The answer for the progress of spiritual healing in the 21st century is a resounding, "YES!"  Human beings have proved that they are intellectual creatures, which have made tremendous progress through the scientific method.  The study of spiritual healing could benefit from the systematic approach of science.  If spiritual healing could be quantitatively described and validated it has the potential to become a more credible component within the health care system. Thus, the challenge is not to change spiritual healing, but to adapt the scientific model to adequately study it.  Such pioneering work calls for "consilience" between scientists, medical doctors, clergy and theologians.  Ultimately, the 21st century holds the incredible opportunity to encourage dialogue between the fields of religion and science, and to demystify the healing power of prayer.

Appendix A

Taken from www.spirituality.com:

A spiritual healing
David from Tennessee

I was sure I was going to throw up! My head also hurt. I had lost my color, and I felt way too warm.

Listless, I lay on the bed trying to focus on some ideas that I had read in Science and Health. The worldview presented in that book helps me see that despite all of this physical body and personality, every individual is really the image and likeness of the infinite spiritual Creator. Therefore, every individual is really spiritual and perfect.

My wife came in and looked down at me. She asked, "David, how are you doing?" I looked up at her. I did not feel like lifting my head. But I said, "I'm flawless." I was trying to see myself as perfect, as that image and likeness of God, instead of as this dreadfully sick person.

I continued to turn over in my head that idea of my being spiritual and perfect. In the Bible, in the book of Psalms, it says, "The Lord will perfect that which concerneth me." I thought about that too. It made me feel that God does exist and that God is willing and able to heal me.

Pretty soon I began to feel a little better. Then a lot better. In a couple of hours I felt totally well. I was up and doing all the things that I was supposed to be doing, and feeling great.

Works Cited

Benson, Herb.  Timeless Healing.  New York:  Scribner Press, 1996.

Bultman, Rudolf.  Jesus Christ and Mythology.  New York:  Charles Scribner Sons, 1958.

Eddy, Mary Baker.  Science And Health with Key to the Scriptures.  Boston:  The Christian Science Board of Directors, 1994.

Eisenberg, D. and R. B. Davis.  "Trends in Alternative Medicine in the United States, 1990-1997:  Results of a National Survey."  JAMA  208 (1998): 1569-75.

Ernst, E.  "A Primer of Complimentary and Alternative Medicine Commonly Used By Cancer Patients,"  Medical Journal  174 (2001):  88-92.

Harris, W. S. " A Randomized, Controlled Trial of the Effects of Remote Intercessory Prayer on Outcomes for Patients Admitted to the CUU."  Archives of Internal Medicine  159 (1999) 2273-78.

Kaplan, Marty.  "Ambushed by Spirituality."  Time 24 June 1996:  62.

Kelsey, Morton K.  Healing and Christianity.  New York:  Harper and Row Publishers, 1973.

Kydd, Ronald A. N., Healing Through the Centuries.  Peabody:  Henderickson Publishers, Inc.  1998.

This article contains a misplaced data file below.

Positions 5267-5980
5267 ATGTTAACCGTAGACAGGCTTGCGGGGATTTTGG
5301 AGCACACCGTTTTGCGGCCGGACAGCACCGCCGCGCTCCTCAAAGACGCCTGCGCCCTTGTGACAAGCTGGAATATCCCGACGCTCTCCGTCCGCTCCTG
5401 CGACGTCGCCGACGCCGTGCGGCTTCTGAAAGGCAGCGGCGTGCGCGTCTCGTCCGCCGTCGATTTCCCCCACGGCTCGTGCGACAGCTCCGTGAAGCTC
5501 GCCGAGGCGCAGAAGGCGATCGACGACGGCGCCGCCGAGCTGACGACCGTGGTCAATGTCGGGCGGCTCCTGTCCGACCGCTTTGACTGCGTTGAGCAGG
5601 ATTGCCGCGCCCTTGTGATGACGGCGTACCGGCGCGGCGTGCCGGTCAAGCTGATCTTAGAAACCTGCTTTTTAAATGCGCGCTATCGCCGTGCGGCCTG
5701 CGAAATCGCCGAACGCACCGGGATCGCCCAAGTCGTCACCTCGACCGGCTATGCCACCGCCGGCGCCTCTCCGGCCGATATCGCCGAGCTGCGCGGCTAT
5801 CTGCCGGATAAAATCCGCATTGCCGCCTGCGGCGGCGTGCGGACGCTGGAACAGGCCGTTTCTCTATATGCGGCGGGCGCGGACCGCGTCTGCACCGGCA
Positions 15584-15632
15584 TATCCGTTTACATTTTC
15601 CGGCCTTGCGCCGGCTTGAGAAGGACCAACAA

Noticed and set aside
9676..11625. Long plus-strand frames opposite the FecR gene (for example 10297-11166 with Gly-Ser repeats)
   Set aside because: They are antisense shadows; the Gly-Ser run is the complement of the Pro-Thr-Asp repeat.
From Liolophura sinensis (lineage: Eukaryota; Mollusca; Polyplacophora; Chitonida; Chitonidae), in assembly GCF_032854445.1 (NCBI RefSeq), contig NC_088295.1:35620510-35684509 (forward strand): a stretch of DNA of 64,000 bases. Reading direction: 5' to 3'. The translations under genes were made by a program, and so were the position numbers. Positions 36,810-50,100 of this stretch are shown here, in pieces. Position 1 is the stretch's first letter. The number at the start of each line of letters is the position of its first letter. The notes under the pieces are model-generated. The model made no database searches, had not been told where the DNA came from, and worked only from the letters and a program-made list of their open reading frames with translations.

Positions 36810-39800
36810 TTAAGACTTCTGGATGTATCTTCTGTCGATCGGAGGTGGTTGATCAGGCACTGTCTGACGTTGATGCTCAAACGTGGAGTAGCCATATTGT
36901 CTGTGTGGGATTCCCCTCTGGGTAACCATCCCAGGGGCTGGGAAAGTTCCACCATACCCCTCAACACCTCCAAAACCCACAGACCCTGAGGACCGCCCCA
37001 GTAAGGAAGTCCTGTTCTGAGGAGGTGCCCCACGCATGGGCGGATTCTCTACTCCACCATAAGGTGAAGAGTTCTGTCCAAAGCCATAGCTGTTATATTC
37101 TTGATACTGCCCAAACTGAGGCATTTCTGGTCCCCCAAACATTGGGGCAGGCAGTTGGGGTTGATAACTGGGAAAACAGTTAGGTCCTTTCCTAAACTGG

Lehmann, Karl and Albert Raffelt, ed. and Harvey D. Egan trans.  The Content of Faith: The Best Karl Rahner's Writings.  New York:  Crossroad Publishing Co., 1993.

Tillich, Paul.  The New Being.  New York:  Charles Scribner's Sons, 1955.

-------, Systematic Theology Vol. I Chicago:  The University of Chicago Press, 1951.

-------, Systematic Theology Vol. II Chicago:  The University of Chicago Press, 1957.

Wilkinson, John.  The Bible and Healing.  Grand Rapids:  Wm. B. Eerdmans Pub. Co., 1998.

Wilson, Edward.  Consilience:  The Unity of Knowledge.  New York:  Alfred A. Knopf Inc., 1996.



[1] Herb Benson, Timeless Healing  (New York:  Scribner Press, 1996)  49.

[2]  D. Eisenberg  and R.B. Davis, "Trends in Alternative Medicine in the United States, 1990-1997: Results of a National Survey,"  JAMA  208 (1998): 1569-75.

[3]  Ibid.

[4]  Marty Kaplan, "Ambushed by Spirituality," Time  24 June 1996:  62.


               [5] Edward Wilson, Consilience: The Unity of Knowledge  (New York: Alfred A. Knopf Inc., 1998)  3-44.

[6]  W. S. Harris, "A Randomized, Controlled Trial of the Effects of Remote Intercessory Prayer on Outcomes for Patients Admitted to the CCU." Archives of Internal Medicine 159 (1999) 2273-78.      

[7]  E. Ernst, "A Primer of Complimentary and Alternative Medicine Commonly Used by Cancer Patients," Medical Journal 174 (2001) 88-92.

[8] John Wilkinson, The Bible and Healing (Grand Rapids:  Wm. B. Eerdmans Pub. Co., 1998) 9.

[9]  Ibid., 60.

[10]  Morton T. Kelsey, Healing and Christianity (New York: Harper and Row Publishers, 1973) 58.

[11]  Ibid., 56.

[12]  Ronald A. N. Kydd, Healing Through the Centuries (Peabody: Henderickson Publishers, Inc., 1998) 13.

[13]  Ibid., 89.

[14] Rudolf Bultman, Jesus Christ and Mythology  (New York:  Charles Scribner's Sons, 1958) 13.

[15]  Ibid., 15.

[16]  Ibid., 45.


[17] Mary Baker Eddy, Science and Health with Key to the Scriptures  (Boston: The Christian Science Board of Directors, 1994) 123.

[18] Eddy, 587.

[19] Eddy, 591.

[20] Paul Tillich, Systematic Theology Vol. II (Chicago:  The University of Chicago Press, 1957) 92.

[21] Tillich, Systematic Vol. II, 166.

[22]  Ibid., 92.

[23] Paul Tillich, The New Being  (New York:  Charles Scribner's Sons, 1955) 37.

[24]  Tillich, New Being, 36.

[25]  Ibid., 37.

[26]  Ibid.,  45.

[27]  Ibid., 38.

[28]  Ibid., 39.

[29]  Ibid., 44.

[30]  Tillich, Systematic Theology Vol. I (Chicago:  The University of Chicago Press, 1951) 116.

[31]  Ibid., 117.

[32]  Ibid.

[33]  Karl Lehmann and Albert Raffelt, ed. and Harvey D. Egan trans. , The Content of Faith:  The Best of Karl Rahner's Writings  (New York:  Crossroad Publishing Co., 1993) 73.

[34]  Ibid., 142.

[35]  Ibid., 143.

[36]  Ibid., 142.

[37]  Ibid., 74.

[38]  Ibid., 81.

[39]  Ibid., 275.

[40]  Tillich, New Being,  37.